On the question of how this matter should be handled by the House, your Lordships have heard from the Lord Chairman what he proposes. I entirely agree with him. The procedure which was originally contemplated was, I believe, that the Report should be immediately submitted to a Committee of the Whole House. That is the procedure which was adopted in 1889, and there is a great deal to be said for it but there is an alternative proposal which is: Incorporated in the Motion of the Lord Chairman, which is now before your Lordships, and I must say that I like that better. As the Lord Chairman has already explained, it is that, as a first step, the Report should be submitted to the Procedure Committee. After all, the Procedure Committee exists to consider just such matters as this. Moreover, it contains the leaders of the main Parties in this House. None of the Party Leaders was on the Select Committee and evidently their views are of importance in a matter of this kind. The submission of the new Standing Orders to the Procedure Committee would enable them to discuss them in a small body together with their colleagues of the Committee and report back to the House. Then, on their second examination the House would have before them not only the Report of the Select Committee but also the comment thereon of the Procedure Committee. I believe that that would enable noble Lords in all Parties, better than any other way, to have the best chance of arriving at correct decisions. I would add that of course the fact that the Procedure Committee have considered the Report will not preclude in any way other noble Lords from suggesting or putting forward any Amendments they wish when the report of the Procedure Committee comes to be discussed in the Committee of the Whole House. I submit that suggestion, as the Lord Chairman has already done, with all deference to the House, and hope, with him, that it will be found acceptable.

3.37 p.m.


My Lords, I am sure that all of us on this side of the House will join with the noble Marquess in his congratulations to the Lord Chairman and the members of the Select Committee who have produced this excellent Report. I am not at all sure how it is that such a Radical colleague as my noble friend Lord Stanseate is to be found agreeing to the Appendices to which the noble Marquess has referred. No doubt he will tell the House later why this formula for dealing with old Standing Orders has been adopted. Having read the Report, I must say that I feel that it constitutes a real step forward in the development of the rules governing this House, and makes it much more possible for us to agree and get on with our work. On this side of the House we appreciate the extension of Starred Questions to Thursday, as well as to the other two days of the week. That will give a much better opportunity of raising matters which are not intended for lengthy discussion, but only to obtain information.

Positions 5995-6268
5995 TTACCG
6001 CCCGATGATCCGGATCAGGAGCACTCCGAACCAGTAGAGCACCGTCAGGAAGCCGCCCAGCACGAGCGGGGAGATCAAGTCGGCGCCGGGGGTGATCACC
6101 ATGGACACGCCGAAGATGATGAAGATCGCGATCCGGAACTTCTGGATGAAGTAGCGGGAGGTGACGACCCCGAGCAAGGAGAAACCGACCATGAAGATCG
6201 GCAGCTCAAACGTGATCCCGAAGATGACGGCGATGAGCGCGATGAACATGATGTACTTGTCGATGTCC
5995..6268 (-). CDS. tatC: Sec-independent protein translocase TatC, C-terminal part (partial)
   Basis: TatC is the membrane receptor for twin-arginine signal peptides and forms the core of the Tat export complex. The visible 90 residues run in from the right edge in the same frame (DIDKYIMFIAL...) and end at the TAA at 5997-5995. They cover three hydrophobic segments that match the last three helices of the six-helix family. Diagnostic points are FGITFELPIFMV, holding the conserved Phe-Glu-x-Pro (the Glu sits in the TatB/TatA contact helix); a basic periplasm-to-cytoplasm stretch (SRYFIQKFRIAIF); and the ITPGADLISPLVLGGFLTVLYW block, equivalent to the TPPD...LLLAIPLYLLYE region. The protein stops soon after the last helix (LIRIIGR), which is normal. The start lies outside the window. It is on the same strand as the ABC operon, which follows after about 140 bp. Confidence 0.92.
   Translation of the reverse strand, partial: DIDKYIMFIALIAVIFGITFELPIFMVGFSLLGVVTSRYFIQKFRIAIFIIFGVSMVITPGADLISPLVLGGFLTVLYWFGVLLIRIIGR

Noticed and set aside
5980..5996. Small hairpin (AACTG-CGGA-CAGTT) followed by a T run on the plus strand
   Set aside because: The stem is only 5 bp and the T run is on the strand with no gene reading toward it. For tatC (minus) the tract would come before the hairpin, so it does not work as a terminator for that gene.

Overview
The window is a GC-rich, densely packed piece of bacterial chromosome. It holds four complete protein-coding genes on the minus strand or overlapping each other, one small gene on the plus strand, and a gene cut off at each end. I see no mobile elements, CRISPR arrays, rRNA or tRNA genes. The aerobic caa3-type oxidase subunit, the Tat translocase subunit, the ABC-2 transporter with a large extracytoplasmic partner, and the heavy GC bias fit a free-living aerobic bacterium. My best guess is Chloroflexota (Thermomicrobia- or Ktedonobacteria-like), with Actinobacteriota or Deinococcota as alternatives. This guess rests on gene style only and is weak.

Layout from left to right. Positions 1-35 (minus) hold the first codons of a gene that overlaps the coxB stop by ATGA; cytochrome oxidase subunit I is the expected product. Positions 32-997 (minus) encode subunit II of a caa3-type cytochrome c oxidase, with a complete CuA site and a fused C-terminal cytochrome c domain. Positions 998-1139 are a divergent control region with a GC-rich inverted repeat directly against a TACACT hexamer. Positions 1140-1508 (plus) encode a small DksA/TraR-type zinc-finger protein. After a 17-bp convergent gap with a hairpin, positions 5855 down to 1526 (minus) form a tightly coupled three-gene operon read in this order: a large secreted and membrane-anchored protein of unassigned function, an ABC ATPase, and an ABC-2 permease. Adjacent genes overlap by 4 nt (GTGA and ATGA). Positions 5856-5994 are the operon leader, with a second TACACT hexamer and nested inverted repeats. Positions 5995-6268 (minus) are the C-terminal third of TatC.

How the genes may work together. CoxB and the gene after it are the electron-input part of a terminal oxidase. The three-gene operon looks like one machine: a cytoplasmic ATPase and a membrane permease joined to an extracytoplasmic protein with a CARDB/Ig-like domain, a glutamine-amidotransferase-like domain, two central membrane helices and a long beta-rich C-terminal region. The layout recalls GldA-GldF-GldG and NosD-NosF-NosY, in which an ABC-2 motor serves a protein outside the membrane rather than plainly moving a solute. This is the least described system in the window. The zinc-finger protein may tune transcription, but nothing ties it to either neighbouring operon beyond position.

I am a very young member of the House in time of service, and I do not pretend to be expert on the rules of procedure in your Lordships' House. Therefore, I am not going to address your Lordships at any length. We are indebted to the noble Marquess for his speech, which has added to the information we have in the Report itself. I should say, from what I have heard in answer to questions asked in private, that the last really radical overhaul of our Standing Orders must have been made nearly 200 years ago. Therefore, we are now making a little history, whatever the future of a Second Chamber may prove to be.

On behalf of noble Lords on this side of the House, I should like to thank the Lord Chairman and, as he has done, the staff of the House who have contributed to the production of this Report. I would express our thanks, also, to our noble colleagues—even those with the small "c," which has been applied to them by the noble Marquess—and to my noble friend Lord Milner, who brought his administrative experience of the other place to the work of the Committee. I agree entirely with the procedure which is proposed in the Motion of the Lord Chairman. I believe, although he did not actually say so, that it has been agreed through the usual channels that we should depart from the original intention, and take the matter from the debate to-day through the Procedure Committee. I am sure that when we come to consider the Orders in Committee of the Whole House that will lead to a shortening of the debates which might otherwise have been necessary.